Public Health England have reported that the elimination of HIV transmission “could become a reality in the UK”.

It comes as the latest figures in their annual HIV Testing report shows that positivity rates in new diagnoses fell by 29% from 1.7% in 2015 to 1.2% in 2016.

There were 1,292 new HIV diagnoses among gay and bisexual men in 2016.

The number of gay and bi men being tested for HIV has continued to rise, with 104,478 men being tested in 2016.

“This year, there are three firsts in the 30 year history of the UK HIV epidemic,” said Dr Valerie Delpech, Head of HIV Surveillance at Public Health England.

“In London, all the global UNAIDS 90:90:90 targets have been met with 90% of people living with HIV infection diagnosed, 97% of people diagnosed receiving treatment and 97% of those receiving treatment virally suppressed.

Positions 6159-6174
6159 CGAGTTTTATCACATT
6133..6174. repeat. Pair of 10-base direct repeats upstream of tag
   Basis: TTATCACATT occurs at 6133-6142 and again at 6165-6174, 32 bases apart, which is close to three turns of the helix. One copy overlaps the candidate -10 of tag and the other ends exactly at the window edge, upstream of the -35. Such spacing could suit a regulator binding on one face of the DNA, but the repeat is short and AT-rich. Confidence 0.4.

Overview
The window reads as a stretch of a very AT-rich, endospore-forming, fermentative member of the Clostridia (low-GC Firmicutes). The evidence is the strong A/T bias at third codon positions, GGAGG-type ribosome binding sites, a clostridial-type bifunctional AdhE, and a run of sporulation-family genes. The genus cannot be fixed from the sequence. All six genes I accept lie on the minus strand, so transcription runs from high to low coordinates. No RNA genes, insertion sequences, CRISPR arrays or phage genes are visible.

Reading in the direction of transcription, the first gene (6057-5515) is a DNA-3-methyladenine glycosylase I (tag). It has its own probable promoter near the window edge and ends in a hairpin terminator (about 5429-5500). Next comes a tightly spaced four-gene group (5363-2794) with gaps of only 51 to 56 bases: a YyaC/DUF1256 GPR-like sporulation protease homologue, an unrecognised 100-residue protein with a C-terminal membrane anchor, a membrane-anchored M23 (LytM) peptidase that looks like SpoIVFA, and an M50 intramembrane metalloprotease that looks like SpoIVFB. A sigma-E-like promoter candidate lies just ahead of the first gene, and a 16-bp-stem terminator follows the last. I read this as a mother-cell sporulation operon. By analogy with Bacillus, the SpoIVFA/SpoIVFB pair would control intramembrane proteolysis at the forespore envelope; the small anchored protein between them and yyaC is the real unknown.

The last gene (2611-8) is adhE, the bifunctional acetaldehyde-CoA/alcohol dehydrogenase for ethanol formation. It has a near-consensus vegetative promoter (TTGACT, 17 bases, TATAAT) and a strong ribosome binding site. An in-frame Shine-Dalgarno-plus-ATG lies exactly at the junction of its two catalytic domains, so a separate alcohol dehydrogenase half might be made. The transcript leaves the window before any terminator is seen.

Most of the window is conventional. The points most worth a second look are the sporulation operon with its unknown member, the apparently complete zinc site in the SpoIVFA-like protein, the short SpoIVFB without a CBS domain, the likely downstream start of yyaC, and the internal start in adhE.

Related: “I am now a happy, healthy and HIV-positive gay man!”

“HIV transmission among gay and bisexual men has fallen, and the death rate among people with HIV who are diagnosed promptly and on treatment is now comparable to the rest of the population.”

Delpech added: “We celebrate these extraordinary achievements which are the result of a comprehensive response involving many key players and organisations.

“By continuing to invest in effective preventative measures including condom use, expanded HIV testing, prompt treatment and the use of PrEP, the elimination of HIV transmission, AIDS and HIV-related deaths could become a reality in the UK.”

For the first time ever, the overall mortality rate of people diagnosed with HIV aged between 15 to 59 who were diagnosed promptly is comparable to that of the general population (within the same age group).

That being said, people who are late getting diagnosed are at high risk of death in the first year of diagnosis.

This warning comes ahead of National HIV Testing Week, which starts this Saturday (18 November).

Related: HIV-prevention drugs could save the NHS over £1 billion